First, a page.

Three Ways to Obtain Patient Text Messaging Consent
With a technology shift and consumers expecting convenience, the doctor to patient relationship (and vise-versa) is also transitioning. Many patients and doctor’s offices are looking to make the communication switch from standard email notifications to texting for communication. Emails are sent more often than texts, but email open rates hover around 20%, compared with 98% for text messages. With their inboxes flooding with emails, patients have started shying away from relying on this form of communication and would rather have a conversation via text with their provider. In a world where consumers and customers always win, many providers have begun to meet these expectations. While texting seems to be an easy switch, providers must consider rules and regulations to obey by HIPAA laws.
So what is HIPAA?
The Health Insurance Portability and Accountability Act or HIPAA, was passed by Congress in 1996 for several reasons. First, it provides the ability to transfer and continue health insurance coverage for millions of American workers and their families when they change or lose their jobs. Second, it reduces health care fraud and abuse as well as mandates industry-wide standards for health care information on electronic billing and other processes. Lastly, it requires the production and confidential handling of protected health information. That being said, there is some grey area on what doctors can or cannot text their patients while respecting HIPAA.
The problem with electronic communication is that some doctors may or may not know what they can and cannot text to patients to follow HIPAA compliance. In reality, HIPAA is not a standard set of ground rules, but rather a general consensus that can vary from patient to patient. One patient may request that the information being transmitted via text must be secured while another patient does not mind if that information is unencrypted. The best way to handle this situation is to notify patients of the risks of sending unsecured texts and make sure they know what they are agreeing to.
HIPAA compliance is crucial to follow when communicating with patients, so the best precaution that medical providers can take to make sure they are being compliant with HIPAA is obtaining permission. Consent from the patient is the best way to safely cover the providers end when it comes to allowing communication via text – there are a few different ways you can obtain that consent.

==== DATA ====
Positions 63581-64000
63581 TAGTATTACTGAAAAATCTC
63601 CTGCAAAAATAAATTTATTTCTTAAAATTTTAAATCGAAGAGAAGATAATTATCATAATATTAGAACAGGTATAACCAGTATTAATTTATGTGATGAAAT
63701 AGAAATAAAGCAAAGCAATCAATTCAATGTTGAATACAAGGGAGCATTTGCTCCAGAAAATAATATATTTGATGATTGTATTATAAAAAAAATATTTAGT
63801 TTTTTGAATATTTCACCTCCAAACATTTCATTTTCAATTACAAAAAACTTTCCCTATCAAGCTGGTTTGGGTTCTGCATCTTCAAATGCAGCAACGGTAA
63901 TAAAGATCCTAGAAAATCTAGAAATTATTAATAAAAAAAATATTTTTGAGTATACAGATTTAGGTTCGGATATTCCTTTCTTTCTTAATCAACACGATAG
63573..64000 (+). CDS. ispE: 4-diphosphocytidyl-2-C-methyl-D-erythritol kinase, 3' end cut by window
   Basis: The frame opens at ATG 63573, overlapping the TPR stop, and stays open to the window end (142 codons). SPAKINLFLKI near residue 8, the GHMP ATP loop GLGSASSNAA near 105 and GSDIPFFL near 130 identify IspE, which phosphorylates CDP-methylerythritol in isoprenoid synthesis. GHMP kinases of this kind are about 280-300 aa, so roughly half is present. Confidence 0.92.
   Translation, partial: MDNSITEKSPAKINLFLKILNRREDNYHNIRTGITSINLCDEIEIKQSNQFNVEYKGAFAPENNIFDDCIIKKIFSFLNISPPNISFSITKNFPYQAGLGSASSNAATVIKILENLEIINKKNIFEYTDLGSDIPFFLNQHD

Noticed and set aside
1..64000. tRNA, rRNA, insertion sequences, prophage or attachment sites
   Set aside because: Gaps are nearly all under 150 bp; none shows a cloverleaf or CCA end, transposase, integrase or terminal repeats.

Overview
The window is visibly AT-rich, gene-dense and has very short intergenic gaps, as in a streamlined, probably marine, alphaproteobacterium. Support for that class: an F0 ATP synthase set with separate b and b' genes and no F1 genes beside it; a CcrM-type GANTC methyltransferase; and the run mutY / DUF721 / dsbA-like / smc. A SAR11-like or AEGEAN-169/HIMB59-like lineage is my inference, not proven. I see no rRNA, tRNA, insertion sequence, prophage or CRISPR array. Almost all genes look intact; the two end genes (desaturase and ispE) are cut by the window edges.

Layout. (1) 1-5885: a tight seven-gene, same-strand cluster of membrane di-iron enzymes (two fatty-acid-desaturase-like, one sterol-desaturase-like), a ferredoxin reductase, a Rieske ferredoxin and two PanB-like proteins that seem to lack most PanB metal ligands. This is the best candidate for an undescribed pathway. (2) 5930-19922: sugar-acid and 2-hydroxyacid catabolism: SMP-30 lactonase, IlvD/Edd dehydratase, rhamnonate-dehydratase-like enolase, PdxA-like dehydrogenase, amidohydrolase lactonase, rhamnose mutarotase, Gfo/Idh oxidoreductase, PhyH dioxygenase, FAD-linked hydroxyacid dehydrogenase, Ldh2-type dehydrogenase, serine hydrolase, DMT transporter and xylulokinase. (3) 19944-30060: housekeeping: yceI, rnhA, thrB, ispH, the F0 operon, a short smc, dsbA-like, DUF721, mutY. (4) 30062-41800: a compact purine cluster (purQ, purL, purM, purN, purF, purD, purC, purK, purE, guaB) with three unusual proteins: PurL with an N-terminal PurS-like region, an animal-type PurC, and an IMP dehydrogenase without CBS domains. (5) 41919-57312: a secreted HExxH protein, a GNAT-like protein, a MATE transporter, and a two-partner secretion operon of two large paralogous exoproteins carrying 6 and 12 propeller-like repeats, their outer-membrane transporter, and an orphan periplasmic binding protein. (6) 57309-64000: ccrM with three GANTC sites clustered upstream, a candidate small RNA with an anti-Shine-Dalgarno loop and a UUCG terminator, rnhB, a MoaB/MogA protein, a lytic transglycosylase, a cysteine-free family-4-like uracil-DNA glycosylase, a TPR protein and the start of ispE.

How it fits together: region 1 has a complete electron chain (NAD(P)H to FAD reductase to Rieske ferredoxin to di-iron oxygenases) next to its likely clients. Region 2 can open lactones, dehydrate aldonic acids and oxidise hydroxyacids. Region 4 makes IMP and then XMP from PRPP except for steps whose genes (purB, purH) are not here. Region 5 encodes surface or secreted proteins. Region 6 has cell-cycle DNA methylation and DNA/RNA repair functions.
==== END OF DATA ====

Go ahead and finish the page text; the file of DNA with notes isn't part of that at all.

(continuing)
Ask during check in. The easiest way to obtain consent from the patient is during their exam check in. When patient’s come into the office it can be a simple conversation asking them if they would like to be notified in the future about upcoming appointments, reminders, etc. If they agree, the next step would be to sign proper documents that the office can have for their records and to cover their bases. A simple crafted consent form can provide proof of the agreement that will allow communication via text to take place.
Provide an option online. Usually when patients are requesting an appointment from the office online there are required fields that the patient must fill out. Having a simple section that asks the patient if they would like to be notified via text can easily cover that and allow consent. By them agreeing to text notifications the office already has a record of that consent which can held for their records.
Send an email. While there is a good chance patients already receive email notifications from their provider, it is an easy question to ask if they would like to be notified via text as well. A simple email that asks the patient for their permission to text can be used as consent, phone number verification, and proof of agreement for office records.
Prime Nexus provides offices the ability to call, text and email patients a variety of communications to streamline office efficiencies. Learn more by clicking here.